Andy Lyons/Getty, Christian Petersen/Getty

After a draft with relatively few offensive skill position players in the first round, could a surprise player take home the award?

By Conor Orr
April 30, 2019

NFL teams are allowed to start rookie minicamps this Friday, which means its time for us to shift the unrestrained pressure we put on the recent college students from the pre-draft wash cycle to what actually happens on the field.

In that spirit, an interesting question was posed to me this week: Who are the top candidates for Offensive Rookie of the Year, coming out of a draft where only eight first-rounders were offensive skill position players (and one of whom, Daniel Jones, isn’t expected to see the field for a while)? This year could be ripe for another mid-round pick to steal the award, which has happened in two of the last three years (Dak Prescott, Alvin Kamara) and also a few other times since 2000 (Eddie Lacy, Anquan Boldin, Clinton Portis, Anthony Thomas and Mike Anderson).

Here’s how I’d break it down today if I were separating the field into tiers….

ODDS-ON FAVORITES

Kyler Murray, QB, Arizona Cardinals

Before the running back boon of 2013-2017, this award was dangerously close to becoming a prize for the best rookie QB anyway. Murray will get the most snaps out of any rookie QB in this class, and, by extension, will be in an offense geared specifically toward his dual abilities as a thrower and passer. 

Dwayne Haskins, QB, Washington

Assuming he beats out Case Keenum for the job, Haskins will also have a chance to make his case. Jay Gruden’s offense can let the QB rip if he’s accurate enough, and the former Ohio State quarterback can drop dimes from the pocket. If he gets any help from his receiving core, this could be an interesting battle. 

Josh Jacobs, RB, Oakland Raiders

The Raiders needing a first and second-down, load-carrying back was one of the most obvious needs in the draft. Jacobs is going to get his touches, and, so long as Isaiah Crowell doesn’t steal his thunder on the goal line, will probably have a few rushing scores to bolster his case. 

N’Keal Harry, WR, New England Patriots

I think it’s difficult to count out a receiver playing in one of the most consistent, humming offensive machines we’ve ever witnessed. Harry is seemingly an ideal fit for the offense, and Tom Brady can elevate the play of anyone around him. Investing in weapons. Finally!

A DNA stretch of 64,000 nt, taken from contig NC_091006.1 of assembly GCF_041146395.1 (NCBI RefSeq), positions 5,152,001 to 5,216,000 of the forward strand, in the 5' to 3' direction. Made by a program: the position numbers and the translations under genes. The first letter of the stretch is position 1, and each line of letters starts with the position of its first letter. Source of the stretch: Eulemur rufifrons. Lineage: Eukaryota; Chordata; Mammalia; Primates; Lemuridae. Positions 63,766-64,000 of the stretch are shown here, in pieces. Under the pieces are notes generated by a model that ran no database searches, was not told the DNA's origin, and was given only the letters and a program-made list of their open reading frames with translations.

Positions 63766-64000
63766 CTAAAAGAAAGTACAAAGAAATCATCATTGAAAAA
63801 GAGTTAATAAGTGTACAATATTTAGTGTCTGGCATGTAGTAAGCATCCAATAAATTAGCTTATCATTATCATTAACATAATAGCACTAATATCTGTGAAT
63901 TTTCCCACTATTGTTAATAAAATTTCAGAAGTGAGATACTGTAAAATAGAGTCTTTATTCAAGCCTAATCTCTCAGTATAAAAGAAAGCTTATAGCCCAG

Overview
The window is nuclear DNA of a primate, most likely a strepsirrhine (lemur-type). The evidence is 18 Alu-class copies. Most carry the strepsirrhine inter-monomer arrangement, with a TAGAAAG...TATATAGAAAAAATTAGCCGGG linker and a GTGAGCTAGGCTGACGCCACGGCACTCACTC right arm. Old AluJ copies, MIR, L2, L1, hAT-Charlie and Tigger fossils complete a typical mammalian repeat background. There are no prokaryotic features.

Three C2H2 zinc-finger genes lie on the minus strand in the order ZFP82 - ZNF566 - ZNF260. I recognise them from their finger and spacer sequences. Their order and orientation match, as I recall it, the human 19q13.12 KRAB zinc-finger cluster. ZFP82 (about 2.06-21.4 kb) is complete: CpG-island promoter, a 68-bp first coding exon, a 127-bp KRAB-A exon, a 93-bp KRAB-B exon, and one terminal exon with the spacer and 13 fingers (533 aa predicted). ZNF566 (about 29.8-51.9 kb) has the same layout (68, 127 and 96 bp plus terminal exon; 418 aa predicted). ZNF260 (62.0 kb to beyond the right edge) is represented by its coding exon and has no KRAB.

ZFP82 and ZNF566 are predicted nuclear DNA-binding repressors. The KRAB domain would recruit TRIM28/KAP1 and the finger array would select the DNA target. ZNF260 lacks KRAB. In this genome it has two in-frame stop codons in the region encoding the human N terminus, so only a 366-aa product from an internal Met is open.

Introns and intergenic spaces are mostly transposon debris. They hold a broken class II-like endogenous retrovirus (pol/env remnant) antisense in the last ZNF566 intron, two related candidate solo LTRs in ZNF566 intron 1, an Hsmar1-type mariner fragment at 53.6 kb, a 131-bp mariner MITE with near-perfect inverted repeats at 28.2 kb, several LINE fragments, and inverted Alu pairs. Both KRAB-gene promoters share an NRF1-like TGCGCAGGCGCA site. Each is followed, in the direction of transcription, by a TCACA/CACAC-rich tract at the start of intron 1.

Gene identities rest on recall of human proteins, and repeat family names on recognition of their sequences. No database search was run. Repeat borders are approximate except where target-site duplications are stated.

IN THE RUNNING

T.J. Hockenson, TE, Detroit Lions

The only modern (post 1990) tight end who comes to mind as precedent here is Jeremy Shockey, who caught 74 balls for 894 yards and was named First Team All-Pro by the AP as a rookie in 2002. This is not to say Hockenson’s odds are long; I think sites like Pro Football Focus, which integrate factors like blocking success could more easily bolster his case, but he’d also have to produce heavily through the air. 

Noah Fant, TE, Denver Broncos

Here’s a situation where, if Joe Flacco overloads on the tight end like he’s tended to do sometimes, Fant could be a major recipient. He’s more like a receiver hybrid, and will probably line up as such, which might give him more chances to get his mitts on the ball early. 

Marquise Brown, WR, Baltimore Ravens

I’ve long been a fan of the Lamar Jackson deep ball, and Marquise Brown can track down a deep ball. Adding some vertical elements to this offense will be a major headache for defenses, and if Brown puts up the type of season reminiscent of a young DeSean Jackson, we could see him hoisting the trophy. 

Mecole Hardman, WR, Chiefs

Circumstances may thrust him into an all-encompassing role early in Kansas City, and while it’s dependent on the individual, Andy Reid’s offense is great at getting fast people the ball in space. Hardman could also pop up on special teams.

SURPRISE CANDIDATES

Andy Isabella, WR, Cardinals

We have no idea what could happen in Kliff Kingsbury’s offense, but we do know that very specific players were wrangled in to create his pro-style Texas Tech offense. Isabella told me during the draft that he is a Wes Welker disciple, and putting up those kinds of numbers would certainly raise some eyebrows. 

David Montgomery, RB, Chicago Bears

Another wildcard here. While there’s certainly a pecking order being established in Chicago, Montgomery is a powerful runner who could end up snatching the bulk of the carries away.

Terry McLauren, WR, Washington

Why not? I’d put Parris Campbell in here too, potentially. Both are mid-round guys who could be in position to catch passes from accurate quarterbacks in good offenses early in their careers.

Like this list? Hate it? Find me on Twitter here, and let’s talk

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THE KICKER 

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